Synopses & Reviews
Waves are hypnotic and beautiful. They can also be great fun. But Hurricanes Katrina and Rita taught us that they can be powerful and deadly while the 2004 tsunami proved that some waves are absolutely devastating. Science is the best tool for understanding and predicting the most extreme waves. Where do waves come from? Why are some big and some small? From winter to summer, the nature of the beach changes, sculpted by the tireless energy of waves. Most waves are simply rhythmic expressions of Earth's movement through space and the changes they bring to our shorelines are gradual. But given the right weather conditions and combination of natural forces, waves can wreak havoc. These are extreme waves, waves that can stretch 100-feet high posing an imminent threat to large sea vessels and coastal structures. There are even waves that have stripped trees from mountains as they surged to an estimated 1,700 feet high. But even smaller waves are dangerous to ships and coastlines. Indeed, the lessons of the 2004 Bay of Bengal tsunami and the damage wrought by recent tidal surges in New Orleans underscore the need for better tracking and prediction of extreme waves. Extreme Waves is a fascinating history of waves. Covering both the headline stories as well as incidents that are less well-known but equally startling Craig Smith, author and amateur sailor, will have you riveted from the first chapter to the last.
"Smith, a sailor and author of How the Great Pyramid Was Built, intersperses occasionally dry explanations of the complex physics of waves with harrowing tales of modern-day maritime tragedies. He enumerates the many natural forces that create waves: the moon's gravity pulls on the oceans; Earth's rotation pushes them; the sun heats them; the wind tugs against their surface; earthquakes displace them. The resulting waves can propagate from one side of the ocean to the other: waves from one storm race outward to interact with waves from another, converging ocean currents force them even higher or flatten them out completely. The complexity of waves staggers the imagination. In modern times, Smith says, with the importance of shipping and the growth of off-shore drilling platforms, understanding waves is more vital than ever we must especially understand extreme, or rogue, waves that can appear out of nowhere and tower over a hundred feet high. In a chapter on the 2004 tsunami, Smith recounts the harrowing experience of two scuba divers caught in the maelstrom and suggests California could be at risk for a future tsunami. Science is only beginning to understand tsunamis, hurricanes and rogue waves, and Smith's book is for readers who want a serious scientific look at what we're learning. Illus." Publishers Weekly (Copyright Reed Business Information, Inc.)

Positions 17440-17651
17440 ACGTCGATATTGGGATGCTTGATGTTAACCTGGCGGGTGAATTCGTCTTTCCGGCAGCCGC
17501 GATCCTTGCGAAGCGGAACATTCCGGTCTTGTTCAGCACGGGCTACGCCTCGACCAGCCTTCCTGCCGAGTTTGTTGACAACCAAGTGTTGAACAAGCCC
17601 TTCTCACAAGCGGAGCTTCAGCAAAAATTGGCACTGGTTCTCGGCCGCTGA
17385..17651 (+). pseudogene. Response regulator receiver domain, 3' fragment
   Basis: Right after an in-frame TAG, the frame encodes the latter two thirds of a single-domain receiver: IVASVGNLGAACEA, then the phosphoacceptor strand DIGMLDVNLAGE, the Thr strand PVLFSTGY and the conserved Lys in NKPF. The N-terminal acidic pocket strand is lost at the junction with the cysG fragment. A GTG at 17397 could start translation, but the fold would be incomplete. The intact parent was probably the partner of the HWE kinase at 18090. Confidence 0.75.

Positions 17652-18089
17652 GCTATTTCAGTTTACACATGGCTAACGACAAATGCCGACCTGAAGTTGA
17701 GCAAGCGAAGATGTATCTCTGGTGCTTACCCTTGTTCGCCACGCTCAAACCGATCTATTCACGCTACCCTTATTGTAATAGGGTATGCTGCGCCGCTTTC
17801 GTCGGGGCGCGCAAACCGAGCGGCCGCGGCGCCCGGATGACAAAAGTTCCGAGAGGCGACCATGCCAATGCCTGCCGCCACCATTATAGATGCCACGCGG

In this fascinating history of extreme ocean waves, Smith covers such headline stories as the 2004 tsunami and Hurricanes Katrina and Rita, as well as incidents that are less well-known but equally startling.
"Extreme Waves" is a fascinating history of waves. Covering both the headline stories as well as incidents that are less well-known but equally startling Craig Smith, author and amateur sailor, will have you riveted from the first chapter to the last.